WebWatch: Too good to be true?

From alternate endings to crossovers, Steven Balbirnie takes on the murky world of fan fiction

It’s no secret that as a genre, fan fiction has a fairly negative reputation; but does it deserve it? To find out, I decided to visit fanfiction.net, the world’s biggest online archive of fan fiction since its establishment in 1998. The range of material on the site is certainly impressive, featuring everything from works based on Father Ted to Tetris (though nothing by Anne Rice, apparently for legal reasons).

However, some titles are clearly more popular than others. Moby Dick has three works based on it, Twilight has over 170,000. This didn’t give me a good first impression and, by and large, this was vindicated by the volume of grammatically poor stories with clichés and paper-thin plots that can be found on the site. One of the best examples of the flawed nature of most efforts was the Indiana Jones fan fiction in which the author deemed it necessary to tell the reader in brackets after the word Nazis – “remember that they is evil guys”. I must admit that some stories are so bad they’re good, such as the Half-Life: Full- Life Consequences series, though you’d be better off seeing the hilarious YouTube animations adapted from it.

In the spirit of fairness, it has to be said that there are some stories of artistic merit on the site, even if they are frustratingly infrequent. Part of the Job is a short story which provides a thought-provoking examination of the professional relationship between James Bond and Miss Moneypenny.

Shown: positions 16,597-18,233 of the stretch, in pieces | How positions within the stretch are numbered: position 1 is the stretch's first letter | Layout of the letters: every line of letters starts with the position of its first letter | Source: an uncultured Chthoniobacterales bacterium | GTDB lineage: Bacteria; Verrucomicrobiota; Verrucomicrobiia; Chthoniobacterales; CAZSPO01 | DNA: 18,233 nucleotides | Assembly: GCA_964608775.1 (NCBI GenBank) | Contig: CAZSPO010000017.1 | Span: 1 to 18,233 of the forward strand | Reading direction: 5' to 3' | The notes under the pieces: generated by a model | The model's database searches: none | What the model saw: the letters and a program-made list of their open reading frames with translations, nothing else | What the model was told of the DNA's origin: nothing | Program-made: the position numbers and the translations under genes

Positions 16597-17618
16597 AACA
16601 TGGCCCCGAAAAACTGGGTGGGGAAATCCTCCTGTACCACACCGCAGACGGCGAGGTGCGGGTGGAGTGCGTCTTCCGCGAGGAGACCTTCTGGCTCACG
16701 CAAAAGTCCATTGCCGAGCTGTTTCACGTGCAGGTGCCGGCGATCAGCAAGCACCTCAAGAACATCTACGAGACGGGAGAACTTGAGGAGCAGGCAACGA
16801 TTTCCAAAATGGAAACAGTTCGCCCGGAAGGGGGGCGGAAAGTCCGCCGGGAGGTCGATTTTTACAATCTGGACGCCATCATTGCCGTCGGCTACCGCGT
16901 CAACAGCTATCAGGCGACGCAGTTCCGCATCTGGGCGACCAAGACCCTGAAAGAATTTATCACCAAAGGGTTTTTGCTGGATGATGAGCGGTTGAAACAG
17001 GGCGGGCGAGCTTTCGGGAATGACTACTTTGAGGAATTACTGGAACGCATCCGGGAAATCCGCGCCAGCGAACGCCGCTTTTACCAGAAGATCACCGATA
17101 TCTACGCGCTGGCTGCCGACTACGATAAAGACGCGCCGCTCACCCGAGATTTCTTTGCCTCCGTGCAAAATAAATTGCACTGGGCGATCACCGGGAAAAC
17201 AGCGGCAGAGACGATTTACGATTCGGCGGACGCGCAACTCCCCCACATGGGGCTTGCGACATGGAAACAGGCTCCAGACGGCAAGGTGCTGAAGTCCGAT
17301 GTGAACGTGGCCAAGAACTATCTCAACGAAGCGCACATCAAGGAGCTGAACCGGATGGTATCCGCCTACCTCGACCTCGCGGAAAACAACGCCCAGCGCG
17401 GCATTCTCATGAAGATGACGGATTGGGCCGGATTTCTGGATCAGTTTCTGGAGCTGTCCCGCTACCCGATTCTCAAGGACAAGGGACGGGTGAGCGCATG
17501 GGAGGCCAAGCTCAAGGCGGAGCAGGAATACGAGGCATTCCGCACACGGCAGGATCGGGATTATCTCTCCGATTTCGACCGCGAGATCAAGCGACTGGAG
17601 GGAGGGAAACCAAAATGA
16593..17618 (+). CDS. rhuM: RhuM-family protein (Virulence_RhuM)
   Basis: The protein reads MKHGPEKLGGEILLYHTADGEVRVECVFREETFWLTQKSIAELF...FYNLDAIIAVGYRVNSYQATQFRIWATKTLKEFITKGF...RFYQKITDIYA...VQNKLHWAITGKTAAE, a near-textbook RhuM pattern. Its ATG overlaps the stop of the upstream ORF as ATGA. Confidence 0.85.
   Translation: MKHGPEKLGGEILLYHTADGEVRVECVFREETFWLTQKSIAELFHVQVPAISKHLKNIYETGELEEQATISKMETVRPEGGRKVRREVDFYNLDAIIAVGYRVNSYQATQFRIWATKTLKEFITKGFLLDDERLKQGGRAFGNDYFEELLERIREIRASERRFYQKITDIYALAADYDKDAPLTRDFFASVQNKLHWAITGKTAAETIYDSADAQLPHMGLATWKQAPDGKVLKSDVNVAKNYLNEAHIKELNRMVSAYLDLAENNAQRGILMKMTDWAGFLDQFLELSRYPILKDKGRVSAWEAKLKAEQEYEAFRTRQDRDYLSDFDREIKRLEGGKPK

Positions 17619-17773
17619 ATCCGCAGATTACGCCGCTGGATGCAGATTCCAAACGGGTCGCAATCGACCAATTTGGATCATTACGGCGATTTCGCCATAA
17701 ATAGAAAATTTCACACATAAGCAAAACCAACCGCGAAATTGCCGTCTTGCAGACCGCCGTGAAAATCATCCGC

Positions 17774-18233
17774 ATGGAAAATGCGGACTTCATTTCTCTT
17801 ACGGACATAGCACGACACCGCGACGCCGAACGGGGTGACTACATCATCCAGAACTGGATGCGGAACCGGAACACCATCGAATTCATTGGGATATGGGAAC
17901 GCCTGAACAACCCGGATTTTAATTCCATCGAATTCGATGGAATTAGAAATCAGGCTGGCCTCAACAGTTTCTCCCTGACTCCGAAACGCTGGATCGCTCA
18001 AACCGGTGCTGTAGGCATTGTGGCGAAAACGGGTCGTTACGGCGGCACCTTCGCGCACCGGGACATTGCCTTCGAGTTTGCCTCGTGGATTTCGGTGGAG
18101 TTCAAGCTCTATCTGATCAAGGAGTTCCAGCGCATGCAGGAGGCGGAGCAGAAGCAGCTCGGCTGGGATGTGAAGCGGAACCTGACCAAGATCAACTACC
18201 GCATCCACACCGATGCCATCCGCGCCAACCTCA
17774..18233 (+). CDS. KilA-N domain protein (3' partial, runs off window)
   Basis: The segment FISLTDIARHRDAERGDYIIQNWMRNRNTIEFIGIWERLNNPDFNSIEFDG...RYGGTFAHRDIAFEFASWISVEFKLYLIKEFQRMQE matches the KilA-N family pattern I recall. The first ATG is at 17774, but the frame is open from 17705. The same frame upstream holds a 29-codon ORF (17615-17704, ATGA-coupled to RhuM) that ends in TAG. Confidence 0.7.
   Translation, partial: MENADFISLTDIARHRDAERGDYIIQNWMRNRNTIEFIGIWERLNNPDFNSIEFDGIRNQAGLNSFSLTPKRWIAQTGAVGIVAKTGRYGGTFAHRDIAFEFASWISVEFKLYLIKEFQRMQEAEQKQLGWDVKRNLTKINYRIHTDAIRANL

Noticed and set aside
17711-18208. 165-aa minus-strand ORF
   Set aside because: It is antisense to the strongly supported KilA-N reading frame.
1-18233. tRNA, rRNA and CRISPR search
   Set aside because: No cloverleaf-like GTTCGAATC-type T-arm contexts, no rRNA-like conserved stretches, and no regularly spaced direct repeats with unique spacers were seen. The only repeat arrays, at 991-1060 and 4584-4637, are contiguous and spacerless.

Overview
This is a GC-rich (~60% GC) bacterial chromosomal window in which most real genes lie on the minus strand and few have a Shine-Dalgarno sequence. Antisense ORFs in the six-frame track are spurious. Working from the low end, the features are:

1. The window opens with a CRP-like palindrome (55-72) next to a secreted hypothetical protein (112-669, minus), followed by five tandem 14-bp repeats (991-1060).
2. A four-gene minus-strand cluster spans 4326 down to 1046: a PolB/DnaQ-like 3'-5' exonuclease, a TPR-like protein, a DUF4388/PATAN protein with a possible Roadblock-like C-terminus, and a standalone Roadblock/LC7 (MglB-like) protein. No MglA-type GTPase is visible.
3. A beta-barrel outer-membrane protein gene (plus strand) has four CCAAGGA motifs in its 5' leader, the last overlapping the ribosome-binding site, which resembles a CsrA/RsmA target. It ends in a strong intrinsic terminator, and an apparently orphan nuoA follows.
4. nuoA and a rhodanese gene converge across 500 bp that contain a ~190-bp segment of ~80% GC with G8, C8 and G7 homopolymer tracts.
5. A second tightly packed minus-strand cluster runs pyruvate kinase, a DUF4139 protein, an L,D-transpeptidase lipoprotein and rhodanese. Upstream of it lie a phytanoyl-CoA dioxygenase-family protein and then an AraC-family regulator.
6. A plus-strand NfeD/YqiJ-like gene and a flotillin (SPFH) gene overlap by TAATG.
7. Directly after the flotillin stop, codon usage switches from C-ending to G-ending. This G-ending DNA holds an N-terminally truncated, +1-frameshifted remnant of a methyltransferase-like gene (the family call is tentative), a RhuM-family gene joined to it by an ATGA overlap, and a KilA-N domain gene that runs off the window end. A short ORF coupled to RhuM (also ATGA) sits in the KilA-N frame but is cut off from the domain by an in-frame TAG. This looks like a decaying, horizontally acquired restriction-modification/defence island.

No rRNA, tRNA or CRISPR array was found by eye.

Harry Potter and the Methods of Rationality was kindly recommended to me and it was certainly intriguing, though unfortunately I don’t possess enough in-depth knowledge of physics to properly appreciate it. The works of value were the ones which really showed the fan’s passion for the source material; an example being one writer who completed one of Chaucer’s unfinished Canterbury Tales, writing in medieval English. One advantage to fan fiction that I discovered on the site was that it can easily sidestep

copyright and licensing issues to allow scenarios that would be otherwise impossible; such as The Mysterious Affair in Scarlet, a story in which Sherlock Holmes and Hercule Poirot team up to crack a case. In fact, the draw of fan fiction is that the possibilities for it are only limited by the imaginations of the fans.

The only fitting description for fanfiction.net is that it’s a mixed bag, containing works by contributors varying from the passionate to the illiterate.